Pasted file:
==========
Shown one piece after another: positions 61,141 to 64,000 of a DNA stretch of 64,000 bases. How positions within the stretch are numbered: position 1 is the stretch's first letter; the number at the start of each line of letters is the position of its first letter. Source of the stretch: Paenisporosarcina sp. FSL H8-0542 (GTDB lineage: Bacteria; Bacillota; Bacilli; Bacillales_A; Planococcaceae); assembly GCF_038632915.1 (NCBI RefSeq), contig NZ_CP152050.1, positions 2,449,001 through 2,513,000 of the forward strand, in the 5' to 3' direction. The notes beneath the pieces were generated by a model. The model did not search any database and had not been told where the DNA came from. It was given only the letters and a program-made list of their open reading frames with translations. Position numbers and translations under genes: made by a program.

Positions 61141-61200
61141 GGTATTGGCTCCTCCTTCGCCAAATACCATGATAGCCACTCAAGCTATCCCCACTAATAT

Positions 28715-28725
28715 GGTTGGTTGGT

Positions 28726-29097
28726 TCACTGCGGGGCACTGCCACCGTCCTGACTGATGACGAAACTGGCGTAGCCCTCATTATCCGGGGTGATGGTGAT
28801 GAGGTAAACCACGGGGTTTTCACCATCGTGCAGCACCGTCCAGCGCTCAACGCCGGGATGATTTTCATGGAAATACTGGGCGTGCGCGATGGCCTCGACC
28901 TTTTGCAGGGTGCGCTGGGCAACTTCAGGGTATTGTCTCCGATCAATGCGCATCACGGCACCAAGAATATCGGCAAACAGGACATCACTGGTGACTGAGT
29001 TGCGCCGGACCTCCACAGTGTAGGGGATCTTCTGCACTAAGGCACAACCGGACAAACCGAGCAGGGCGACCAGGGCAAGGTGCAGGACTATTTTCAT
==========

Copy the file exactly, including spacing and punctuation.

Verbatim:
Shown one piece after another: positions 61,141 to 64,000 of a DNA stretch of 64,000 bases. How positions within the stretch are numbered: position 1 is the stretch's first letter; the number at the start of each line of letters is the position of its first letter. Source of the stretch: Paenisporosarcina sp. FSL H8-0542 (GTDB lineage: Bacteria; Bacillota; Bacilli; Bacillales_A; Planococcaceae); assembly GCF_038632915.1 (NCBI RefSeq), contig NZ_CP152050.1, positions 2,449,001 through 2,513,000 of the forward strand, in the 5' to 3' direction. The notes beneath the pieces were generated by a model. The model did not search any database and had not been told where the DNA came from. It was given only the letters and a program-made list of their open reading frames with translations. Position numbers and translations under genes: made by a program.

Positions 61141-61200
61141 GGTATTGGCTCCTCCTTCGCCAAATACCATGATAGCCACTCAAGCTATCCCCACTAATAT

Positions 28715-28725
28715 GGTTGGTTGGT

Positions 28726-29097
28726 TCACTGCGGGGCACTGCCACCGTCCTGACTGATGACGAAACTGGCGTAGCCCTCATTATCCGGGGTGATGGTGAT
28801 GAGGTAAACCACGGGGTTTTCACCATCGTGCAGCACCGTCCAGCGCTCAACGCCGGGATGATTTTCATGGAAATACTGGGCGTGCGCGATGGCCTCGACC
28901 TTTTGCAGGGTGCGCTGGGCAACTTCAGGGTATTGTCTCCGATCAATGCGCATCACGGCACCAAGAATATCGGCAAACAGGACATCACTGGTGACTGAGT
29001 TGCGCCGGACCTCCACAGTGTAGGGGATCTTCTGCACTAAGGCACAACCGGACAAACCGAGCAGGGCGACCAGGGCAAGGTGCAGGACTATTTTCAT